The paraphrasing of my remarks makes it sound as if I believed that community needs, such as crowd control and no noise, should be balanced with “nightlife industry” needs. This is absolutely not true — we were speaking about balancing needs in figuring out enforcement. Laws must be enforced — but you can’t just fine bar owners when patrons don’t listen to them. Putting the entire burden of enforcement on business owners has also been shown to be dangerous. But foremost, the community needs to sleep, not suffer from secondary smoke, have adequate sanitation, and access to sidewalks must be met. I can’t imagine that any responsible business owner wouldn’t agree.

I also never said that business would rebound as people got used to the law — because I don’t concede that business has suffered from the smoking law and not from our economic problems. I did say that people would get used to no smoking in bars and restaurants and the culture would change — just as it has in offices. I am sure that economic recovery is dependent on more than smoking — and economic development is a lot more complicated than renting only to businesses that can pay the highest rent short term.

Susan Stetzer

Diether’s demotion is distressing

To The Editor:

I was very distressed to learn that Doris Diether was recently removed from her position on the zoning committee of Community Board 2. Diether has always served us all unstintingly and faultlessly, so her removal came as quite a surprise.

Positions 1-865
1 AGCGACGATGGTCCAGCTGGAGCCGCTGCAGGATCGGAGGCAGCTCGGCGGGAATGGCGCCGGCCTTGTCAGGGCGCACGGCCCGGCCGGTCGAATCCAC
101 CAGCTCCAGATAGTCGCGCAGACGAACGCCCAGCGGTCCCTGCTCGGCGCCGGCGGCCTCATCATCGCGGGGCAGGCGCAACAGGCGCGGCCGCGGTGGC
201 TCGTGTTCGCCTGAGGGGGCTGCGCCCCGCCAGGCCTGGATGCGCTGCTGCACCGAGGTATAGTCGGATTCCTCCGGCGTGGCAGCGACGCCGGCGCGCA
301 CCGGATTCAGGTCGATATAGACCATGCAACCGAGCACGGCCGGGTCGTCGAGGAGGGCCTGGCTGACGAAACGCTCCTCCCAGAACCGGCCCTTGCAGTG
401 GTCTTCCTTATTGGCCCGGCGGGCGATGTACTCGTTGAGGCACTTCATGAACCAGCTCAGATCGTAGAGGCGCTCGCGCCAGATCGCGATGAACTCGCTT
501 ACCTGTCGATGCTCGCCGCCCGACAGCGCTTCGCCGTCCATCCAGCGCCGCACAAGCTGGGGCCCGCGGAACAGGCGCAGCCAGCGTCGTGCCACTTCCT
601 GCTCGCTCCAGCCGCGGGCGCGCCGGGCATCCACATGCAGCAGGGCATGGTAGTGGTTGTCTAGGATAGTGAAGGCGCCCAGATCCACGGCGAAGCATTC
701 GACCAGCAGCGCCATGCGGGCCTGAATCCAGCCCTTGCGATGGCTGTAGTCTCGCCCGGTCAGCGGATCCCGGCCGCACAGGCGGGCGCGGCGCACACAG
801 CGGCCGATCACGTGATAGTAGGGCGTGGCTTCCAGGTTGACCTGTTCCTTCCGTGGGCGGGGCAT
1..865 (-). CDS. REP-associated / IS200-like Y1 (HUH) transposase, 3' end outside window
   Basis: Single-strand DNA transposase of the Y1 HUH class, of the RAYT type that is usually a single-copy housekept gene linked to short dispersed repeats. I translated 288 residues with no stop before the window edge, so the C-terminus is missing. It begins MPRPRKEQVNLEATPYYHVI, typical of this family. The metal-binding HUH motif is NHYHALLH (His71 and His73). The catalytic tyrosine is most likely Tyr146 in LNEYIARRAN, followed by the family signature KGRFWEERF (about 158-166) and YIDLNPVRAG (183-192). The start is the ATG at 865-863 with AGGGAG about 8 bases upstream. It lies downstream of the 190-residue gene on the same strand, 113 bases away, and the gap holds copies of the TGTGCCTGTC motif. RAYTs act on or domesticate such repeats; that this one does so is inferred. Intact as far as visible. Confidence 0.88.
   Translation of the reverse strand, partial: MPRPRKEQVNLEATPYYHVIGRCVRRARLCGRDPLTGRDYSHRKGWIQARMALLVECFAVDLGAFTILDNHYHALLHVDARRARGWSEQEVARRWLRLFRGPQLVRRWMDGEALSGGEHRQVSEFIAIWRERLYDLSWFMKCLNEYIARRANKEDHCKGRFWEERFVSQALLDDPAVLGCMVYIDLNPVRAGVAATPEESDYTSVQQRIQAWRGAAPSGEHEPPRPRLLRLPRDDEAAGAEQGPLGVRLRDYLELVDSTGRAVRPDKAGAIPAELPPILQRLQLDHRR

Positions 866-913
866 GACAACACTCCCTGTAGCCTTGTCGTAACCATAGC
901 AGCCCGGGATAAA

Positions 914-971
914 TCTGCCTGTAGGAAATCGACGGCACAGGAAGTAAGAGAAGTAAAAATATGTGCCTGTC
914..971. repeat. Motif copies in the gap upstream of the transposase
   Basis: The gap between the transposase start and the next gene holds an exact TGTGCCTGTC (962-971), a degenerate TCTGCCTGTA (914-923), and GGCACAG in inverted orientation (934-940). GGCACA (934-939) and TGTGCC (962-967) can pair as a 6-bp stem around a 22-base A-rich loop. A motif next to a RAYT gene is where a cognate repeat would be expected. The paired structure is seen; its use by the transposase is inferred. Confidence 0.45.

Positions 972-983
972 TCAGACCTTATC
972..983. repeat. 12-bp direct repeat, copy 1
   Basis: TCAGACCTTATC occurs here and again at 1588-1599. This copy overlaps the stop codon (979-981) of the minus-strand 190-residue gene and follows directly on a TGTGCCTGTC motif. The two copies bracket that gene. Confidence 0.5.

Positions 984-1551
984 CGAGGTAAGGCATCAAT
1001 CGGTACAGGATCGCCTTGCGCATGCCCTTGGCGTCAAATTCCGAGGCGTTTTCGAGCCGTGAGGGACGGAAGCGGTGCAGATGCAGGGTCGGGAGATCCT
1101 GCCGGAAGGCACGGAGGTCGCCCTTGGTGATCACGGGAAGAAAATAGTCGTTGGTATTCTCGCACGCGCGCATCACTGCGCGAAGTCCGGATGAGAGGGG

Diether has been invaluable in helping the tenants in my building in the past to become actively involved in zoning issues pertaining to us. But all of the citizens of the West Village have greatly benefited from Diether’s service on the committee for the past 39 years. To lose her is to lose not only her extraordinary knowledge of the laws, rules and day-to-day workings of the city, but also to lose a strong advocate for this very special community.

We are all indebted to Diether, and I hope that she can be reappointed to the zoning committee at the earliest possible opportunity. We need her badly.

Cheryl S. Bulbach

Familiar with Times’ idea lifting

To The Editor:

Re “Washington Post: Times ‘lifts ideas’ from Villager” (news article, Aug. 6):

You guys really gave it to the Times. That City Section really requires them to use The Villager as a stringer because their neighborhood writers really don’t know the areas the way you do and have to get their leads from you. So you have the Times’ arrogance because they hate to admit they didn’t initiate a story. Denny Lee and Kelly Crow were always calling me after spotting a potential City Section story in The Villager. Maybe The Villager will begin to get more credit but you’ll have to keep tabs on them. One other point: You’re covering the Village much more thoroughly than it was ever covered before. You’ve gone from 12-to-16 pages to 36 and there’s much more stuff in it. In effect, the Times has made you its neighborhood bureau, but without recognition.

Ed Gold